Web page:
|Jeanette E. Levellie|
For several years, sweet, loyal readers of my newspaper column told me this. I usually answered, “No, I shouldn’t.” Then I’d say, “It takes a galaxy of work and time to write a book, and attempt to get it published.” They’d smile and nod. But I knew they didn’t understand.
Then my son joined the campaign. After reading a column I wrote about the culture shock of moving from L.A. to the Midwest, he said, “Have you ever considered creating a book from some of your best columns, Mom? People seem to like your stories.”
“No,” I nearly shouted, “it may take me ten years to find an agent and get my writing sparkly enough for a publisher to look at.”
He stayed calm. “Well, you’re going to be doing something for the next ten years anyway—you might as well take a stab at it. Then if you don’t find an agent or a publisher, you can self-publish. If you don’t try, you’ll never know what you can do.” I hated to admit it, but he had a point. What did I have to lose?
I began to consider it, even pray about it.
“But Lord,” I mused, “where do I start? I have no idea what to do, who to talk to.” No sooner had I thought that than a sweet lady who lived nearby came to mind. I knew Clella Camp had published a book of devotions a few years earlier. I gathered up my courage and called her.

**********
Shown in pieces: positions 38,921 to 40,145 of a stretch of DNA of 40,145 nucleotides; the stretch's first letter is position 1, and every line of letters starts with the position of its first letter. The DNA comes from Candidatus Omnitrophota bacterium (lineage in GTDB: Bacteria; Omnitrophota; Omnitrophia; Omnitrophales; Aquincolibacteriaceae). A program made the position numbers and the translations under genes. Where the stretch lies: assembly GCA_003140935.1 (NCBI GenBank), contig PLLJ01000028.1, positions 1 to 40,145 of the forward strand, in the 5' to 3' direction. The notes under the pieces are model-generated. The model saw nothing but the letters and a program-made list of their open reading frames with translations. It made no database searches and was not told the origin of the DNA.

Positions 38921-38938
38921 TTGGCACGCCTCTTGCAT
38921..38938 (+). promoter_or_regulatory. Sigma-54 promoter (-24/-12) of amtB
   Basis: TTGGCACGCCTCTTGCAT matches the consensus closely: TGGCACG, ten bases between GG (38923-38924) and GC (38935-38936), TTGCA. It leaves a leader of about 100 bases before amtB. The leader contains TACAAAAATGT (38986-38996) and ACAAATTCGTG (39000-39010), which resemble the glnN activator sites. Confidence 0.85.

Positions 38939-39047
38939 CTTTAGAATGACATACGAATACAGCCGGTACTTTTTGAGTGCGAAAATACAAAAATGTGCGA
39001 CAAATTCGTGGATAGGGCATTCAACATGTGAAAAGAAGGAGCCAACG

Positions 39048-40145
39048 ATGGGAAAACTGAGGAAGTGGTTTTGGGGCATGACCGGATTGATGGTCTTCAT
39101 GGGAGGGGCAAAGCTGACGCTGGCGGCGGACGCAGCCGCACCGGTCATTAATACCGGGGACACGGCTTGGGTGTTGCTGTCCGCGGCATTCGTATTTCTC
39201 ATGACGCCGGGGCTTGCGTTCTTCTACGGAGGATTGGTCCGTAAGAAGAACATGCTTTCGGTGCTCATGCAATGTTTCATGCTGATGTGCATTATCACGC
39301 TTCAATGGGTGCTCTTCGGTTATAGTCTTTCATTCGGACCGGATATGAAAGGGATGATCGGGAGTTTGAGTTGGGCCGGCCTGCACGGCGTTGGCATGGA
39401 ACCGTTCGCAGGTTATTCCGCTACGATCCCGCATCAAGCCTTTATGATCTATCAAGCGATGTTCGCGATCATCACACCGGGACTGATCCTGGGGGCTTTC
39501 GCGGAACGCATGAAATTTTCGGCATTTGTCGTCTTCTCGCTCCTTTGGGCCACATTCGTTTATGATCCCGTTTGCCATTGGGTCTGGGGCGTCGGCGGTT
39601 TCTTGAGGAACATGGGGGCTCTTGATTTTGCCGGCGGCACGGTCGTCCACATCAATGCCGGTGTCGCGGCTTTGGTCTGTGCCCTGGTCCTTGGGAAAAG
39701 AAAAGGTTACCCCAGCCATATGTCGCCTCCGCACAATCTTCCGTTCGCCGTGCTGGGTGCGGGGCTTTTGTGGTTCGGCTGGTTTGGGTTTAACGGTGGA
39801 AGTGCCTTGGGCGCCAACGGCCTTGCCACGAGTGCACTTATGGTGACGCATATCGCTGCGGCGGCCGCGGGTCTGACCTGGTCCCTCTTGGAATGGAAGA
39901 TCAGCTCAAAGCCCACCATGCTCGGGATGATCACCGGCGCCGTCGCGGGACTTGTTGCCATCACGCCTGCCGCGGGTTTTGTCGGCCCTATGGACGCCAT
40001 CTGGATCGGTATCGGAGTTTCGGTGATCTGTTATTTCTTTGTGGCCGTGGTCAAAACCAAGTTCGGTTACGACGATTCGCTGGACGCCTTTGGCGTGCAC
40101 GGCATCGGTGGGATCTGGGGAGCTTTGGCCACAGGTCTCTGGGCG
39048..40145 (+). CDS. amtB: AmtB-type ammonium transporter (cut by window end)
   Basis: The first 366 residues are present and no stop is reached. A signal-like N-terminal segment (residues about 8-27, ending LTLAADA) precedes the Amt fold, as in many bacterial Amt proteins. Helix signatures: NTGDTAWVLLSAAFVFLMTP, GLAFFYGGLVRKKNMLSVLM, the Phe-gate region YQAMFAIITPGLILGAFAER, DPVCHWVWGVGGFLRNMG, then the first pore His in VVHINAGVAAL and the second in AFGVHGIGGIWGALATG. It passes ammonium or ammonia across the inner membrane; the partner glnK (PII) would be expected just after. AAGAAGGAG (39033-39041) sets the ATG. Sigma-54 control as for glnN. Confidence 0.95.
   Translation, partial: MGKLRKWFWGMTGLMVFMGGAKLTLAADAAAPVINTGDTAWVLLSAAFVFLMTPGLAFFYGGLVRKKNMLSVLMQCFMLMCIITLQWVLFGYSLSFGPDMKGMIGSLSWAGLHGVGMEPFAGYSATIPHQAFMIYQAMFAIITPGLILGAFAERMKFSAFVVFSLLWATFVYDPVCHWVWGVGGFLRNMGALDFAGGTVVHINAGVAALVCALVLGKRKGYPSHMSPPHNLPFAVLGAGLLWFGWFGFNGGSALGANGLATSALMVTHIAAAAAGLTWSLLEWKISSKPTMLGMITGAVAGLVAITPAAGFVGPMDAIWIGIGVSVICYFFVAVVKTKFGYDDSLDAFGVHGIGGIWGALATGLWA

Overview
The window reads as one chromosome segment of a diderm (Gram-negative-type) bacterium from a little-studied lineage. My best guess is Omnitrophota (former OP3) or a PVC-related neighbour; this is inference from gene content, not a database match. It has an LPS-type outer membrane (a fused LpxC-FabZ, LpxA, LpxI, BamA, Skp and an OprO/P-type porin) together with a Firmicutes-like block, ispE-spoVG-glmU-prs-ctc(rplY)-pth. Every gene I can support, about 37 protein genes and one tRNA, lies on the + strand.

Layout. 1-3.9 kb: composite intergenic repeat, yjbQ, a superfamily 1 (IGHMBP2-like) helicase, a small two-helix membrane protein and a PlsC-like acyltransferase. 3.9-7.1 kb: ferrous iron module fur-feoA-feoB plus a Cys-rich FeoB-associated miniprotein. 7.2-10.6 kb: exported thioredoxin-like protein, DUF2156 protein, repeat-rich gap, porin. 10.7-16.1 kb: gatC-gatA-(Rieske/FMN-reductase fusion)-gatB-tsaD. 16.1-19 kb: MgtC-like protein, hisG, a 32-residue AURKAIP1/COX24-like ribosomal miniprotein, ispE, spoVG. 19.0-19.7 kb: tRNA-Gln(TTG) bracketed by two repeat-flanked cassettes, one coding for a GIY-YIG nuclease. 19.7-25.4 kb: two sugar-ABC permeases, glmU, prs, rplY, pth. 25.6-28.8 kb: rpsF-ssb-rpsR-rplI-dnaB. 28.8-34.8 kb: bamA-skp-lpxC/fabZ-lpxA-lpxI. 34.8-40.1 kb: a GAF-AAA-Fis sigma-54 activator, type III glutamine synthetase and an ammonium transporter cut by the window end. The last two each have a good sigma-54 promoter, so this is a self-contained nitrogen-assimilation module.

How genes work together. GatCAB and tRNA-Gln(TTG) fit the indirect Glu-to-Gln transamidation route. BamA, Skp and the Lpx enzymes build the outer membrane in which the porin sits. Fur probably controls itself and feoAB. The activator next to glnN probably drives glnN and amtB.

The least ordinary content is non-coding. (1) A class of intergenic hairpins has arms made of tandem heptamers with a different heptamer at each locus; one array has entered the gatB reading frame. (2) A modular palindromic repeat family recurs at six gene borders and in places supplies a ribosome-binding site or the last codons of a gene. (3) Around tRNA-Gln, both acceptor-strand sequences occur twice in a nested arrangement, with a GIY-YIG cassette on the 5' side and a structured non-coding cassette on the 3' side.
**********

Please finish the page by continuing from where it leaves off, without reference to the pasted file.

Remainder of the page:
“You have to go to a conference and meet people,” she said, “and learn to pitch your book idea.” She gave me the website address of a well-known publisher who helped newbies create proposals and pitches. I slaved from June to November, choosing which columns to put in my book, writing my proposal, and creating a one-sheet.
At my first conference, I met the director of a larger conference being held the following summer. I signed up to attend, and for weeks beforehand, I researched the editors and agents on the faculty, planning which ones I’d pitch my book idea to.
Several showed little or no interest, but one agent seeking new clients liked my ideas, and offered me a contract a couple months later.
That was three years, dozens of rejections from publishing houses, and three conferences ago. Last spring I finally published my book, Two Scoops of Grace with Chuckles on Top with a small publisher in North Carolina. Although the sales haven’t broken any records, they’ve done well, and I’m planning a second book.
Yes, it was as hard—no, it was harder—than I’d originally thought. But I must admit my son was right when he said, “If you don’t try, you’ll never know what you can do.”
|About the Author|
|Two Scoops of Grace |
by Jeanette Levellie
Two Scoops speaks to the average Christian woman or man needing reassurance of a God who is interested in their hectic, often-frustrating life. They need confidence in their value to God and His kingdom. They long to laugh more, at themselves and their crazy world. The humorous stories and caring suggestions in Two Scoops offer courage, hope and contentment.